error-left-blank error-left-blank WebMD Feature
May 22, 2000 -- Sexually transmitted diseases (STDs) are a worldwide problem, with research underway in several countries towards developing better drugs and other treatments, as well as more effective prevention strategies, such as a possible vaccine for cervical cancer caused by the human papilloma virus (HPV). Here are some of the most common STDs, as well as the scope of the problem in the United States and abroad:
Herpes simplex virus-2 (HSV-2), also known as genital herpes: About one in five Americans over the age of 12 is infected -- some 45 million people -- according to the Centers for Disease Control and Prevention (CDC). An estimated 1 million new cases occur every year.
Human papilloma virus (HPV): Approximately 20 million Americans are infected and about 5.5 million new cases are identified annually.
Chlamydia: Because most victims do not exhibit symptoms, estimates of prevalence and incidence are difficult to make. The World Health Organization (WHO) says about 89 million new chlamydial infections occurred in 1997, and the American Social Health Association (AHSA) estimates that about 3 million new infections occur in the United States each year.
Hepatitis B: About three-quarters of a million people in the United States are estimated to have the disease, with nearly 80,000 new cases occurring annually as the result of sexual activity.
Gonorrhea: The WHO estimated that there were 62 million new cases worldwide in 1997; the AHSA says some 650,000 new cases occur annually in the United States.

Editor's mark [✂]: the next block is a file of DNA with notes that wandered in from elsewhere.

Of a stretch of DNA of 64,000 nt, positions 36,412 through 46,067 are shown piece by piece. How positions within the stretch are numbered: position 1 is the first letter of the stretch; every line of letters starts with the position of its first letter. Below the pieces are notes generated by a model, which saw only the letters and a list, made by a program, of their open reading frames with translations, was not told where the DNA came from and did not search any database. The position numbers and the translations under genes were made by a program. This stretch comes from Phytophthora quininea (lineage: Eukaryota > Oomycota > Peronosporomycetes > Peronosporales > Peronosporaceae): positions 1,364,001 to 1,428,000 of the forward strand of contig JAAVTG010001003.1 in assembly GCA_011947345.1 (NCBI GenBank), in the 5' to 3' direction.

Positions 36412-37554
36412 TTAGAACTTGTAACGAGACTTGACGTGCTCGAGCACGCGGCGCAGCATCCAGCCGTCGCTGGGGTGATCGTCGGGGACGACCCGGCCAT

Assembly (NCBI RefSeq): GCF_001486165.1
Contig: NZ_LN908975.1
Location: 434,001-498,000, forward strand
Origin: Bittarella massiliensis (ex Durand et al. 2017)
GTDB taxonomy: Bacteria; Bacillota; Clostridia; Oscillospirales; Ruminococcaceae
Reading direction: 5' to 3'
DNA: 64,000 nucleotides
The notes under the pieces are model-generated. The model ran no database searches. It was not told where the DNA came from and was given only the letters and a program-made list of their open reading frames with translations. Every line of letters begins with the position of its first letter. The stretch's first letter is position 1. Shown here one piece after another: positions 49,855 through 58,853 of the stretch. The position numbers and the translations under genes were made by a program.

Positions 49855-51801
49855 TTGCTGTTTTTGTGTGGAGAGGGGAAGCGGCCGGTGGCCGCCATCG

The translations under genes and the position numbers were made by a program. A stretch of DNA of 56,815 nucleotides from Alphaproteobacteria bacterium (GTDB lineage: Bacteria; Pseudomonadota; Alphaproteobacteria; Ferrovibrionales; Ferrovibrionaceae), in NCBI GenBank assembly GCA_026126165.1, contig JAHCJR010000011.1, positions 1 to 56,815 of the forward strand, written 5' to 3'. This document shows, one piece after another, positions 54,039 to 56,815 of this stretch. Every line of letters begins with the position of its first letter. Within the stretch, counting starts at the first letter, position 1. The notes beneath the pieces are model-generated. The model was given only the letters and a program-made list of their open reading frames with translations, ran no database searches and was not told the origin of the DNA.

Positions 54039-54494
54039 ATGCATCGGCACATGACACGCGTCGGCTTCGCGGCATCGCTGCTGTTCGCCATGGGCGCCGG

Syphilis: While "virtually non-existent in most parts of the United States," according to the CDC, about 12 million new cases occurred worldwide in 1997, and about 70,000 new cases are diagnosed each year in the United States.
HIV and AIDS: An estimated 800,000 to 900,000 Americans have HIV (Human Immunodeficiency Virus) today, with about 40,000 new infections diagnosed annually, more than half among African-Americans. Nearly 712,000 AIDS cases had been reported in the United States through June of 1999. About 420,000 people have died from AIDS in the United States, more than half of them African-American and Latino.
Scott Winokur often writes about health and medical issues.
Do you think that practicing safe sex takes the joy out of sex? It doesn't have to. Safe sex practices simply combine the greatest pleasure with the least risk of contracting HIV and other sexually transmitted infections (STIs), such as herpes or syphilis. Safe sex can actually enhance your sex life by increasing communication and trust between you and your sexual partners.